Following military bombardment by Israeli forces, a joint British and French force invaded Egypt to regain control of the Suez Canal which had been nationalised by the Egyptian leader Nasser. The attack was heavily criticised by World leaders, especially America because Russia had offered support to Egypt. The British and French were forced to withdraw and a UN peace keeping force was sent to establish order.
1956 (31st October)
Hungarian Revolution
Imre Nagy announced a number of reforms he proposed to introduce to a new democratic Hungary. He also announced that Hungary would withdraw from the Warsaw Pact. He asked for support from the United Nations.
1956 (4th November)
Hungarian Revolution
Khruschev did not want to appear weak and he was also concerned that if Hungary abandoned Communism other Eastern Bloc countries would follow. He therefore ordered Russian tanks to circle Budapest. Imre Nagy made a World broadcast that Hungary was under attack from the Soviet Union and calling for aid.
1956 (10th November)
Hungarian Revolution
As no aid had arrived from the West, Hungary did not have the resources to fight off the Soviets and Hungary fell to the Soviet Union. Janos Kadar was appointed the leader of Hungary. Nagy was arrested.
1957 (25th March)
Treaty of Rome
This treaty established the European Economic Community. Khruschev was alarmed that West Germany became a member of this community because it would help West Germany to become stronger economically.
1957 (4th October)
Space Race
The USSR launched a satellite, Sputnik, which could orbit the earth in 90 minutes. The Americans saw this as a threat to national security.
1957 (1st November)
Space Race
The USSR Sputnik II carried Laika the dog into space.
1958 (29th July)
Space Race
The United States founded the National Aeronautics and Space Administration (NASA) to coordinate the exploration of space.
1958 (10th November)
Berlin Ultimatum
Khrushchev accused the United States of breaking the Potsdam Agreement and told them to leave Berlin and allow it to become a neutral city. President Eisenhower agreed to meet Khrushchev in Paris on 14th May 1960.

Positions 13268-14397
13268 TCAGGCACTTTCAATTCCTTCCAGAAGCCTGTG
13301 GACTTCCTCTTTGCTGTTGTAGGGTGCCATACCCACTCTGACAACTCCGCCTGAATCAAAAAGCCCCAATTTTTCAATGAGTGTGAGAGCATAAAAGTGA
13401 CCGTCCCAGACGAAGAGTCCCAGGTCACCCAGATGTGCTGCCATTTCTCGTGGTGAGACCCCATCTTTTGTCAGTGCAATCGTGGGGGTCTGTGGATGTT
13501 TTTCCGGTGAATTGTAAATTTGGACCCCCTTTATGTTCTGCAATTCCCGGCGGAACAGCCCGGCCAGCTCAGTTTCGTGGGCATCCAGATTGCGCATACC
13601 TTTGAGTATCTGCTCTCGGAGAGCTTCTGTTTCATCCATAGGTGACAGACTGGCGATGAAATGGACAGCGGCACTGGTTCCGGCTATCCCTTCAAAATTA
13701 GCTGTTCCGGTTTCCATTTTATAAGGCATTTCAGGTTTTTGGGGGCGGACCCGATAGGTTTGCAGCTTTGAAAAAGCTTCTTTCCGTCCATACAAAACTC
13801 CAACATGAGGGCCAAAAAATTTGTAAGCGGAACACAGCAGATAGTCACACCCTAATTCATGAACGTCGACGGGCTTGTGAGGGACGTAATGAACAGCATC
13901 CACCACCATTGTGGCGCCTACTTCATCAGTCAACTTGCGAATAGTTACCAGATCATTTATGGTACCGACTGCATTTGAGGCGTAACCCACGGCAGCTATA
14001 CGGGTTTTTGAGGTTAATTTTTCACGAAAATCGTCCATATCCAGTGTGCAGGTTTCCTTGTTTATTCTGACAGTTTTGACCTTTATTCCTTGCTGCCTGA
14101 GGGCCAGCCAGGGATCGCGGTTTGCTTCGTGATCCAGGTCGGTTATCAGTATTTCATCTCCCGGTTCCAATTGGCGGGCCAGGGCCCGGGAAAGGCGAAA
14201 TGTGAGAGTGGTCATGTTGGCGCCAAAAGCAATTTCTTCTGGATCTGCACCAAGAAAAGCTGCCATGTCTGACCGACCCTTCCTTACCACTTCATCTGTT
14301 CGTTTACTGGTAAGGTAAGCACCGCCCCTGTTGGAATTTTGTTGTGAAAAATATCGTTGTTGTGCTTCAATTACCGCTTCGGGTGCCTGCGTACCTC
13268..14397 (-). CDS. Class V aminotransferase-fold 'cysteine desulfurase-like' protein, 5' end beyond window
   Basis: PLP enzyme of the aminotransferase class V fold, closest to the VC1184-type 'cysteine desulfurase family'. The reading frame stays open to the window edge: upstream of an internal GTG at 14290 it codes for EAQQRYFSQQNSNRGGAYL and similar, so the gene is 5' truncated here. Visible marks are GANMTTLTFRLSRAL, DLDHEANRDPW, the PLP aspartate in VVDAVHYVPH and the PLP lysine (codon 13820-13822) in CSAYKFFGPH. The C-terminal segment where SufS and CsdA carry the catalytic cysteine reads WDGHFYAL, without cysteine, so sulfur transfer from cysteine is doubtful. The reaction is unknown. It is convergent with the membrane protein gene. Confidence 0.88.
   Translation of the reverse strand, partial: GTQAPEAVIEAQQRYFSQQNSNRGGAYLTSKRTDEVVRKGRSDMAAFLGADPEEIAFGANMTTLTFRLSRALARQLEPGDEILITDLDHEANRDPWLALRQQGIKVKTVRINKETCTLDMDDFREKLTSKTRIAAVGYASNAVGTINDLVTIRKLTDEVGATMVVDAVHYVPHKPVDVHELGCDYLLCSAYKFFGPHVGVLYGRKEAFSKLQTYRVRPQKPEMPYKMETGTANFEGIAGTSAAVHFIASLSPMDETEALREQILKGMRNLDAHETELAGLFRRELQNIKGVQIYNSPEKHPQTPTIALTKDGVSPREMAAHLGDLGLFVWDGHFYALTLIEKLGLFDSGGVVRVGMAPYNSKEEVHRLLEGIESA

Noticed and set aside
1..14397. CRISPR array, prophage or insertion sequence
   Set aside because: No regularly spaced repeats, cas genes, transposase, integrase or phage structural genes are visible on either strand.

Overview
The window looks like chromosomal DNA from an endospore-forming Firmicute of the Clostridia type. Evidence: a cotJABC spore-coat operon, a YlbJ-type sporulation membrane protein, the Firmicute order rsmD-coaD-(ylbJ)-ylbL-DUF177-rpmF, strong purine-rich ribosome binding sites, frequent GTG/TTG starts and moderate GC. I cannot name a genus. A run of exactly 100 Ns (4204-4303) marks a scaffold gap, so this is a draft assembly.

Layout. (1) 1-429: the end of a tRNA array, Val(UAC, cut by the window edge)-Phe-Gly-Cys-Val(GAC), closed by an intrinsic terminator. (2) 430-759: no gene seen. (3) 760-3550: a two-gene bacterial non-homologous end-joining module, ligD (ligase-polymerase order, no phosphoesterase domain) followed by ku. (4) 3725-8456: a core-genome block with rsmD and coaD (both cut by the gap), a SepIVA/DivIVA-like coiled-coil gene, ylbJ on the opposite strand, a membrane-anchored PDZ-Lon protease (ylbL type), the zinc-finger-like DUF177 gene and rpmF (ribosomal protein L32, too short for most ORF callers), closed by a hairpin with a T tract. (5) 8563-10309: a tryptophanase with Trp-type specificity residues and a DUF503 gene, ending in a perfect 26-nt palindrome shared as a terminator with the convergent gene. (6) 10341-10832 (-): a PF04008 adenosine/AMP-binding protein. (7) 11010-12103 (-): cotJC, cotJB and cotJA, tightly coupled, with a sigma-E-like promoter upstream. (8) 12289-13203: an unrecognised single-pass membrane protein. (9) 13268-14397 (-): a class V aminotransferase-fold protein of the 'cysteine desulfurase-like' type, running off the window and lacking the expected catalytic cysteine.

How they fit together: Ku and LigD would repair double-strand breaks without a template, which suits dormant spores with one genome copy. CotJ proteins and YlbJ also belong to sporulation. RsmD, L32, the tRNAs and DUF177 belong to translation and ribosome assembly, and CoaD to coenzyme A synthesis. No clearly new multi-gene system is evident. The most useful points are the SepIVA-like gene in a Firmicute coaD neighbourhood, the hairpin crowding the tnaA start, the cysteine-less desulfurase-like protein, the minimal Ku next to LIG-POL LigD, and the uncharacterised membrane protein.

1959 (8th January)
Revolutionary, Fidel Castro, overthrew the Cuban government of Batista and took control of the country. Castro removed all American businesses and investment from Cuba.
1959 (After January)
In retaliation for the expulsion of American business from Cuba, America refused to buy Cuban sugar and cut off diplomatic relations. Khrushchev, keen to have Soviet influence close to America offered to buy Cuban sugar and also offered Cuba machinery and oil.
1960 (5th May)
The Soviet Union announced that it had shot down an American U2 spy plane. The pilot, Gary Powers, was interrogated.
1960 (16th May)
Paris Talks
Tension between Nikita Khrushchev and Dwight Eisenhower was high following the U2 spy plane incident. Khruschev demanded that the United States stop any further flights and also that those responsible should be punished. While Eisenhower was happy to agree to suspend further flights he refused to punish anyone. Khrushchev left the meeting and did not return.
1960 (19th August)
The pilot of the US spy plane, Gary Powers, was found guilty of espionage and sentenced to 10 years imprisonment.
1961 (January)
Khrushchev was worried that increasing numbers of people were leaving East Berlin for West Berlin.
1961 (12th April)
Space Race
Russian cosmonaut Yuri Alekseyvich Gagarin became the first human in space.
1961 (17th April)
Cuba – Bay of Pigs Invasion